Doomsday thinking about the environment has been popular for decades. A rational optimist lays out the many reasons we can be hopeful about the future of the planet.
In 1980, the year that PERC was founded, I spent three months in the Himalayas working on a wildlife conservation project. The purpose was to do wildlife surveys on behalf of the Indian government in the stunningly beautiful valleys of the Kulu region in northern India, among forests of deodar cedar and evergreen oak. One species of particular interest was a bird called the western tragopan, a large, spotted gray forest pheasant with red plumage around the neck and bright blue skin on the male’s throat. The bird was found only in a few places and thought to be teetering on the brink of extinction.
Though we saw other pheasant species, we never saw a tragopan that year, but some of the people we met knew of the bird, and one even handed me the remains of a tragopan that had been shot for food. I feared it might be the last one. I wanted to come back in the spring when the birds’ mating calls might give them away in the deep bamboo thickets they preferred, but work prevented me.
If you had asked me in 1980 to predict what would happen to that bird and its forest ecosystem, I would have been very pessimistic. I could see the effect on the forests of growing human populations, with their guns and flocks of sheep. More generally, I was marinated in gloom by almost everything I read about the environment. The human population explosion was unstoppable; billions were going to die of famine; malaria and other diseases were going to increase; oil, gas, and metals would soon run out, forcing us to return to burning wood; most forests would then be felled; deserts were expanding; half of all species were heading for extinction; the great whales would soon be gone from the oil-stained oceans; sprawling cities and modern farms were going to swallow up the last wild places; and pollution of the air, rivers, sea, and earth was beginning to threaten a planetary ecological breakdown. I don’t remember reading anything remotely optimistic about the future of the planet.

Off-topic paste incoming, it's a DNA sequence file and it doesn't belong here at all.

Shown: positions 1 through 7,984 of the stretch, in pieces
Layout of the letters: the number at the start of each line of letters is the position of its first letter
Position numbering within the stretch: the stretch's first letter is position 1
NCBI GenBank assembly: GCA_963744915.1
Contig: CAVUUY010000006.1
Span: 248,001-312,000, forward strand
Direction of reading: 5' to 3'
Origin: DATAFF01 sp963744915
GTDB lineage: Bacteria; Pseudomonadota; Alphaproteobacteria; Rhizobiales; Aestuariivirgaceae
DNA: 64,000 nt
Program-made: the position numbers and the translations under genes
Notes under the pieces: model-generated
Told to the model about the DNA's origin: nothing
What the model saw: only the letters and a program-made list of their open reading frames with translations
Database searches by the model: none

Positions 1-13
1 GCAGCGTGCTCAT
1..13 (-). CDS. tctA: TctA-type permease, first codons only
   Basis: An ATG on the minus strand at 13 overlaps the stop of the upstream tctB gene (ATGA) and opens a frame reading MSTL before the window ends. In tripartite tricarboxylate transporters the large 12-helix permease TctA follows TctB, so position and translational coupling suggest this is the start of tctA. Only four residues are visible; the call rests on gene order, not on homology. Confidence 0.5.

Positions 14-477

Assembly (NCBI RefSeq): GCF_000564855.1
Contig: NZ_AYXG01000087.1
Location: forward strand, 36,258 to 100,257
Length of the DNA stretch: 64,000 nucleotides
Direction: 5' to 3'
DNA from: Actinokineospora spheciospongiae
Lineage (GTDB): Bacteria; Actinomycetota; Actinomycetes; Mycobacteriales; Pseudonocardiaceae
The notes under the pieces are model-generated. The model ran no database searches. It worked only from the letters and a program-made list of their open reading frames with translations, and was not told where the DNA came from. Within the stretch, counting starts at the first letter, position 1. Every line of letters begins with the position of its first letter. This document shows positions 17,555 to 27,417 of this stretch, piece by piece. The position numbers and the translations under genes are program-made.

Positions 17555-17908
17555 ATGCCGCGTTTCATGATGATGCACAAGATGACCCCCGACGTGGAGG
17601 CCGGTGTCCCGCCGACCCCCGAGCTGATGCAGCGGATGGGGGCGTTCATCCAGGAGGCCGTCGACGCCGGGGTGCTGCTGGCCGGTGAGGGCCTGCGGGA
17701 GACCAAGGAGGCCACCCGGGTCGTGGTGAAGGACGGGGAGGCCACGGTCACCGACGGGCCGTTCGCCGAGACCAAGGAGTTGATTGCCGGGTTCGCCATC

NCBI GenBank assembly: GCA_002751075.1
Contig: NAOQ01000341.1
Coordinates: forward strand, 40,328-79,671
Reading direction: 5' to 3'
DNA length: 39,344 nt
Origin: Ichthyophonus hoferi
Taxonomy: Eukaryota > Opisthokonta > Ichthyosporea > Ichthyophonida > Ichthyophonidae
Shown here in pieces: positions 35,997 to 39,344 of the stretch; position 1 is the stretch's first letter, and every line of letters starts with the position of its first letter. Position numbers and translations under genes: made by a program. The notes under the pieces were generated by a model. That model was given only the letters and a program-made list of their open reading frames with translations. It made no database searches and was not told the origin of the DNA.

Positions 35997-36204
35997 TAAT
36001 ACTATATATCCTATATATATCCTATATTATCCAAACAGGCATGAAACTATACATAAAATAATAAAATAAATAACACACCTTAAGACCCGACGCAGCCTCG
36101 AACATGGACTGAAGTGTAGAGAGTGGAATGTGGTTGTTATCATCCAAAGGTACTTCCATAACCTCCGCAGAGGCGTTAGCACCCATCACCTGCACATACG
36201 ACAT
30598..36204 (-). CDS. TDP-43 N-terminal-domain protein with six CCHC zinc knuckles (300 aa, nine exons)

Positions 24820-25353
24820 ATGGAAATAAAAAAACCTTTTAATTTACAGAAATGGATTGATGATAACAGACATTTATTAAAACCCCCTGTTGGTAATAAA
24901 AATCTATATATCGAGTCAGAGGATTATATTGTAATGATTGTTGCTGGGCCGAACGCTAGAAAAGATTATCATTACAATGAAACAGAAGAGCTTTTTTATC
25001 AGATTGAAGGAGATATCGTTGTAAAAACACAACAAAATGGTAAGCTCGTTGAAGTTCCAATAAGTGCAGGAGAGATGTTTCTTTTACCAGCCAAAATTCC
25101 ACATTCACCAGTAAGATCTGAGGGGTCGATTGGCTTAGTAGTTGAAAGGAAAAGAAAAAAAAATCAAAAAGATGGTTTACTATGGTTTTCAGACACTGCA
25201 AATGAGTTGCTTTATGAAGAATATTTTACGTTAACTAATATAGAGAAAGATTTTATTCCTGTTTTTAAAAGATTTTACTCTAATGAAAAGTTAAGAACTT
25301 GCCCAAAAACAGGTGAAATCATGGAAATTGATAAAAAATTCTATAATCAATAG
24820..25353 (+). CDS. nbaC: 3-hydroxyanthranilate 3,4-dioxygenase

Today, the valleys we worked in are part of the Great Himalayan National Park, a protected area that gained prestigious World Heritage status in 2014. The logo of the park is an image of the western tragopan, a bird you can now go on a trekking holiday specifically to watch. It has not gone extinct, and although it is still rare and hard to spot, the latest population estimate is considerably higher than anybody expected back then. The area remains mostly a wilderness accessible largely on foot, and the forests and alpine meadows have partly recovered from too much grazing, hunting, and logging. Ecotourism is flourishing.
This is just one small example of things going right in the environment. Let me give some bigger ones. Far from starving, the seven billion people who now inhabit the planet are far better fed than the four billion of 1980. Famine has pretty much gone extinct in recent decades. In the 1960s, about two million people died of famine; in the decade that just ended, tens of thousands died—and those were in countries run by callous tyrants. Paul Ehrlich, the ecologist and best-selling author who declared in 1968 that “[t]he battle to feed all of humanity is over” and forecast that “hundreds of millions of people will starve to death”—and was given a genius award for it—proved to be very badly wrong.